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Fly tying with Fabisch Body Thread for Nymphs and Dries

Fly tying with body thread in thirty four colors

FFF Blog


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Until about 25 years ago I was in frequent contact with fellow tier Robert Pfandl who unfortunately died prematurely in 1989. It was then that I used, and sold, a couple of his spools of multifilament material. A little later a well known supplier carried a similar material under the name of "Bodythread". Both products were suited for producing flies, but one had the filaments too parallel for my liking, whereas the other one had them twisted too much. By lucky accident I found a material which corresponded 100% to what I sought in such a thread. I have been selling it for many years now. As I have recently expanded my color range from 20 to 34 different colors, I thought I might use a little more space to inform you about its versatility and give you a few examples of what you can do with it.

Fly tying with the Fabisch body thread

Fabisch Body Thread

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Tying Flies. Other than flies formed by simply gluing plastic onto a hook, there is hardly a pattern on which my body material could not be used. Be it dries, emergers, nymphs, wets, or streamers - you may use my body thread on any of these to form the body, but not just the body.

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You can just as well use it to form wings, wingcases,or tails. The simplest example is the Red Tag, where my body strand is used to make the tag on the dry as well as the nymph version.

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Currently I have 34 colors available - 30 "normal" ones and 4 UV- active colors. As you can easily mix all these versions, you can achieve just about any color a tier might wish to realize. I'm not excluding further add-ons for the future, though.

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Colors Currently Available

body thread colors

The different colors as shown in the photograph on the right are, from left to right and from the top down, as follows:

Row 1: 01 chamois, 02 salmon, 03 light yellow, 04 yellow drake, 05 honey, 06 mango. - Row 2: 07 light red, 08 dark red, 09 fuchsia, 10 claret, 11 rose, 12 antique rose.

Row 3: 13 sand, 14 powder, 15 rouge, 16 light brown, 17 medium brown, 18 dark brown. - Row 4: 19 reed, 20 olive, 21 caipirinha, 22 light green, 23 medium green, 24 dark green.

Row 5: 25 light grey, 26 silver grey, 27 medium grey, 28 gunsmoke, 29 charcoal, 30 black. Please use the above 2-digit numbers to complete the item-numbers in your order.

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UV-active colors: 40 hot yellow, 41 hot orange, 42 red, 43 hot chartreuse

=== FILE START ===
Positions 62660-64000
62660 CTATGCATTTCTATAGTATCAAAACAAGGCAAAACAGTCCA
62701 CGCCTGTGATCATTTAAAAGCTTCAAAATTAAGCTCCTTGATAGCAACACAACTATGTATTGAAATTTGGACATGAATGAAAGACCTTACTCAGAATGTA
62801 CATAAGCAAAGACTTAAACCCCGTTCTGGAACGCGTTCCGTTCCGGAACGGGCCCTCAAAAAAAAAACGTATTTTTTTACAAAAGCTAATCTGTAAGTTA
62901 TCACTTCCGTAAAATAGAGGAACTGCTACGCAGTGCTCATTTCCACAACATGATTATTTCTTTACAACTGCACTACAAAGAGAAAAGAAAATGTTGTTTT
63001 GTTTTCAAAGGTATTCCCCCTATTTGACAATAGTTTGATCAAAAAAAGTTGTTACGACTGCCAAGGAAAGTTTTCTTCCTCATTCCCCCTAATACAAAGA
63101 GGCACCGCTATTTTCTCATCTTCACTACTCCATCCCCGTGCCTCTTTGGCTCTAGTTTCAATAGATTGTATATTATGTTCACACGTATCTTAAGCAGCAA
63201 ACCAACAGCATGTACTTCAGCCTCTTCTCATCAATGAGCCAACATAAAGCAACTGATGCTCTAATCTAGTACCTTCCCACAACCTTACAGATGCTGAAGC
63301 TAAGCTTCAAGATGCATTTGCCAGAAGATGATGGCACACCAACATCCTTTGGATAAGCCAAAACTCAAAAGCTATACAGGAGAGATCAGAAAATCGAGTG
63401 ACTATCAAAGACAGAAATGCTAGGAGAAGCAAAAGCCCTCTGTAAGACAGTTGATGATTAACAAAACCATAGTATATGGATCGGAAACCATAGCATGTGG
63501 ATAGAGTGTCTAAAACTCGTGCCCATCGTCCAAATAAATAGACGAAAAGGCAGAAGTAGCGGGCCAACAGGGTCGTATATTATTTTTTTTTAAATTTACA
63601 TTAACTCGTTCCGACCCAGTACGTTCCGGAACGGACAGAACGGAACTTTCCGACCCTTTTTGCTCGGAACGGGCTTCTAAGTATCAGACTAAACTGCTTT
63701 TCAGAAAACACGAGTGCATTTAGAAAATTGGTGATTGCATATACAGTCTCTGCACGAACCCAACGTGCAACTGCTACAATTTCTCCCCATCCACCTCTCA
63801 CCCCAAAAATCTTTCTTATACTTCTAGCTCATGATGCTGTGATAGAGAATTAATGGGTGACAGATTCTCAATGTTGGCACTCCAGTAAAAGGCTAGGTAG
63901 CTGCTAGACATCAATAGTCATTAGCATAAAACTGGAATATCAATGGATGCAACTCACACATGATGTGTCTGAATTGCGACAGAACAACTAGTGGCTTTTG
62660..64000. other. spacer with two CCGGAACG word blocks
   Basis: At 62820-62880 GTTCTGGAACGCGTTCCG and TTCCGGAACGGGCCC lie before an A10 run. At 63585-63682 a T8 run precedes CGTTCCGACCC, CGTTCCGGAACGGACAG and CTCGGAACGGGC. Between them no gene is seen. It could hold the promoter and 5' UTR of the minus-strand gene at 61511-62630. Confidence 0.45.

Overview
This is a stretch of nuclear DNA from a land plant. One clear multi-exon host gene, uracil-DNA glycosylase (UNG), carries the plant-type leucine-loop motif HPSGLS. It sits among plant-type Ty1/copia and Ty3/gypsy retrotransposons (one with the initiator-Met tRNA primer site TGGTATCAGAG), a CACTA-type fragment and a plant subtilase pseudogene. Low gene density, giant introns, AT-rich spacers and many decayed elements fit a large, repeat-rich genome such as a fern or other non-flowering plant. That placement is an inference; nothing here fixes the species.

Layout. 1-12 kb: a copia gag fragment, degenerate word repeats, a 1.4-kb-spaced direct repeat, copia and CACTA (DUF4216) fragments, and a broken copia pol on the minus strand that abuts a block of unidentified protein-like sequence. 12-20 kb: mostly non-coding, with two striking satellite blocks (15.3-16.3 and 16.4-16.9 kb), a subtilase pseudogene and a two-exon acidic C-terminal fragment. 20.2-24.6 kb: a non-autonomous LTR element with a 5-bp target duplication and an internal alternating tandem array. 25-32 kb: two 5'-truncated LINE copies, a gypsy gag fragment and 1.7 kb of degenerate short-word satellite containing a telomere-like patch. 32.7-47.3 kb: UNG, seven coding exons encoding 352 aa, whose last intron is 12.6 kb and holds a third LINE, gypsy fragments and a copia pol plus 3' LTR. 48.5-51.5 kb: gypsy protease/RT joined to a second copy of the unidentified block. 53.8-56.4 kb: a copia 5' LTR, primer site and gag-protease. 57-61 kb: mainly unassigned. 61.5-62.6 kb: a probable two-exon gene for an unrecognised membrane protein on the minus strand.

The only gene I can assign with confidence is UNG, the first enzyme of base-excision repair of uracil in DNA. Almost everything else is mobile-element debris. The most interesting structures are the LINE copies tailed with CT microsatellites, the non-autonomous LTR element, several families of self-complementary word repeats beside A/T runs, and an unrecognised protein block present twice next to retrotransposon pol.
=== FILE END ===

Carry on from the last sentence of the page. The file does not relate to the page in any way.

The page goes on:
All spools come with 100 meters each. Just like I offer for string material, I can also fill your spools (for Norvise, Rite etc.).

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Item # PC103..

Price per spool can$ 2.50

Fly tying Red Tag compare size 8 and 18

Qualities Wanted in Body Material

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Strength only comes in second or third place of the qualities we search in a bodythread. What is important, is that the material disposes of a certain "spring" that makes it larger in diameter if it is without tension and smaller under tension. If you tie it in under tension, you can use it like normal thin twine as long as you remember its breaking strength is inferior to that of, say, Dyneema. Moreover, it should be easy to "split" into separate strands, so you can introduce dubbing or feathers between those strands. In order to use it on small patterns, it should not be too large in diameter. If you use it on larger patterns, you can easily get to larger diametersby doubling the strands you use. If you want to form the tag on a Red Tag, you can use the same material on a size 20 and a size 8.

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In the photograph above, the tag on the Orange Tag size 18 consists of 4 strands, the Red Tag`s size 8 tag consists of 32 strands. Of course, you're not expected to add strand by strand. If you cut off a yard and fold it double it makes two strands, fold it over again and you have 4 strands, once more makes 8. Fold it over 5 times and you reach 32 strands.

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Fly tying body and wings

The same goes if you use my material for wings. No matter if you're tying parachutes or split wings for hackled flies. The larger you want them, the more often you double it.

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In the parachute fly on the right both body and wing were built of my stuff. To increase contrast I used Dyneema colored by a black permanent marker as ribbing. The body's taper is formed by using more or less turns of body thread. You start where you want to place the wing, add about 2mm of wrap towards the hook bend, wrap back and add another 4 mm, return and add 6mm, and if there's enough room, add another 8 mm. You get a body that is thin towards the bend and gets thicker towards the eye.

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To form the parachute wing, we again double the material as many times as is needed to achieve the right volume for our hook size. With a little practice this will work out just fine.

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how to order

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the Canada Store

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FFF english

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FFF home
  • Wolfgang Fabisch
  • Nürnberger Str. 45
  • 90542 Eckental / Germany
  • Phone 011 49 9126 288640
  • Fax 011 49 9126 288643
  • Copyright: Wolfgang Fabisch

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